Institute for Digital Archaeology


The Institute for Digital Archaeology (IDA) is a joint venture between Harvard University, Oxford University, and the Museum of the Future (Dubai) that promotes the development and use of digital imaging techniques in archaeology, epigraphy, art history, and museum conservation. The IDA creates digital archives that aid in interdisciplinary collaboration and the crowdsourcing of research.[1] The IDA was founded in 2012 by Roger Michel.[2]

Palmyra Arch


In April 2016, The IDA erected a temporary full-scale replica of the arch from the Temple of Baalshamin from Palmyra in Trafalgar Square in London. The 20 foot tall marble replica, which weighs around 11 tons, was created from a 3-D computer model of the arch formed by compiling dozens of photographs taken at the site. Robots in Italy then used the 3-D model to carve the marble replica.[3]

Million Image Database Project


The IDA is putting together an open-source Million Image Database. Its aim is to photograph artifacts that are at risk of being destroyed. The images taken before the destruction of sites would be a detailed visual record that could be enough to create a reconstruction. The institute supplied volunteers with 5,000 lightweight 3-D cameras to document at-risk cultural sites throughout the Middle East and North Africa.[4] As of 2015, more than one thousand cameras have been distributed.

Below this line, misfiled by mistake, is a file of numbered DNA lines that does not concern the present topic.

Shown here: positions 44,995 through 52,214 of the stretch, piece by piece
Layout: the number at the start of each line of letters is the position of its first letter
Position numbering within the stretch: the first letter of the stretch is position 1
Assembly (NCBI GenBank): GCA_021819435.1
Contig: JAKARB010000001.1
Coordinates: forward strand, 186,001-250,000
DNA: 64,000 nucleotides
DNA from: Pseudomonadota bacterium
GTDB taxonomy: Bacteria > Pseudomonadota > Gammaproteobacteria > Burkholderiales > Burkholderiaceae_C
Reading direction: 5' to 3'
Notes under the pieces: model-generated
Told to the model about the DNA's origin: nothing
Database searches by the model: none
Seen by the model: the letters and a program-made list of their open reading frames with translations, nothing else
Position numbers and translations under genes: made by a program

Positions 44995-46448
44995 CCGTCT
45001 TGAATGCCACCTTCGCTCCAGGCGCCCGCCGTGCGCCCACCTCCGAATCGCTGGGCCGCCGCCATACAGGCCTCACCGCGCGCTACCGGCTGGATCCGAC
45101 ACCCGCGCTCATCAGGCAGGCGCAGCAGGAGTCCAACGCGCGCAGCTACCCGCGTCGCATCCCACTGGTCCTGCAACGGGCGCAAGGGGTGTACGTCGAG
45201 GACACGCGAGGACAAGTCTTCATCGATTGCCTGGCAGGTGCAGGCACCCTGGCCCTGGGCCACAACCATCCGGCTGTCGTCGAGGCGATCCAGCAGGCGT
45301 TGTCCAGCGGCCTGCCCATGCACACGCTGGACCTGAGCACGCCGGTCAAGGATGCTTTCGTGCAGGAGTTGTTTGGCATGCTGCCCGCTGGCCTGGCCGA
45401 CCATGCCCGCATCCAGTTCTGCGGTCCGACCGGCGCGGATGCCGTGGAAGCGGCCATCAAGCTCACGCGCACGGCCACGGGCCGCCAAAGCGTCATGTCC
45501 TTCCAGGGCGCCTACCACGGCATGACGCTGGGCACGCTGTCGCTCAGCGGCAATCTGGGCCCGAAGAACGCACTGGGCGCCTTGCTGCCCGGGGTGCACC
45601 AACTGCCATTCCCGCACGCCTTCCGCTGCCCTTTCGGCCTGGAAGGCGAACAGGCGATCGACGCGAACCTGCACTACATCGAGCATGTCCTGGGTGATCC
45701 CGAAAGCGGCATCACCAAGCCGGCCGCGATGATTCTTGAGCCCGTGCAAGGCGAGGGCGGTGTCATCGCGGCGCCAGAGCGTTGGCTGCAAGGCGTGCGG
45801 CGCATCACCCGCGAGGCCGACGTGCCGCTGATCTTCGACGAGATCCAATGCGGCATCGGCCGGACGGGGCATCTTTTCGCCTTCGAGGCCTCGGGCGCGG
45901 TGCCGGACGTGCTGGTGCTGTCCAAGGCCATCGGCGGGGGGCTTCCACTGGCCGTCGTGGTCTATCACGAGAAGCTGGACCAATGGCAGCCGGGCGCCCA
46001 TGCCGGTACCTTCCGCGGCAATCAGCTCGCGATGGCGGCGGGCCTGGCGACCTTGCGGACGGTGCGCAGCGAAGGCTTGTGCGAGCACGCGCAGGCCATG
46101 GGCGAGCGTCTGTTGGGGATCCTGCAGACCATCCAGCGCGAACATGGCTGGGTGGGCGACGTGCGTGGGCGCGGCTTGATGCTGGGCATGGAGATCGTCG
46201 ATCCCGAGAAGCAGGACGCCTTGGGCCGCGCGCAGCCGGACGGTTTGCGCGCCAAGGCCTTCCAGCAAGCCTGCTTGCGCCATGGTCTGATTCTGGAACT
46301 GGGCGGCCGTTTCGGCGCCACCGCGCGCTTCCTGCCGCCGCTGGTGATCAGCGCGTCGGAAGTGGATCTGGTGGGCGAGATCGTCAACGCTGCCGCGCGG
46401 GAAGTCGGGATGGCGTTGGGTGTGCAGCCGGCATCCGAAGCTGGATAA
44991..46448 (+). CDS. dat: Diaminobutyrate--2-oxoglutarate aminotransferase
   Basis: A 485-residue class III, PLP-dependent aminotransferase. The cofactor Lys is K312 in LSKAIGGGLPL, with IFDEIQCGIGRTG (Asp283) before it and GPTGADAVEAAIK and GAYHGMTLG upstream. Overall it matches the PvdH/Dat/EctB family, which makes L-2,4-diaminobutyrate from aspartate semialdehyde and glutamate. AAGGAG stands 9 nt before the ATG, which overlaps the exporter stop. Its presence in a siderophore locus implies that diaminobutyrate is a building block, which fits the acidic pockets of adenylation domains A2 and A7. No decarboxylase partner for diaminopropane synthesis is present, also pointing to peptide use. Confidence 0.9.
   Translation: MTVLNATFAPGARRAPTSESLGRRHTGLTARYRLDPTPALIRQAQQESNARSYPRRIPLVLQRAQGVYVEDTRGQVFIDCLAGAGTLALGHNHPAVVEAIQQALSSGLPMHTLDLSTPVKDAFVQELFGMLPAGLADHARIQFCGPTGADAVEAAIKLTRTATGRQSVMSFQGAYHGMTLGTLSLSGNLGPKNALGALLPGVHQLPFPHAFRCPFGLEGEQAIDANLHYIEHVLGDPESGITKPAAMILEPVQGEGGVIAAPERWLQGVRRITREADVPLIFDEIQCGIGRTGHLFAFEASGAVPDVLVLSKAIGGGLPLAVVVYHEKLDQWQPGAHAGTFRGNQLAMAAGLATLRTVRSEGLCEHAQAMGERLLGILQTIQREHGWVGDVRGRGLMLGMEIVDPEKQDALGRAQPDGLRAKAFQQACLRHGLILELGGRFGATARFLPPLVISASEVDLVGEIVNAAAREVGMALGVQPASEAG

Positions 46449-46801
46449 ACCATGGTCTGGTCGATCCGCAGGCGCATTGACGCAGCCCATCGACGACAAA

References


  1. Cole, Teju (2015-10-14). "Memories of Things Unseen". The New York Times. Retrieved 2020-10-22.
  2. Karmelek, Mary (2015-11-11). "The New Monument Men Outsmart ISIS". Newsweek. Retrieved 2020-10-22.
  3. Shea, Christopher D. (2016-04-19). "Palmyra Arch Replica Is Unveiled in Trafalgar Square in London". The New York Times. Retrieved 2020-10-22.
  4. Farrell, Stephen (2015-12-27). "Using Lasers to Preserve Antiquities Threatened by ISIS". The New York Times. Retrieved 2020-10-22.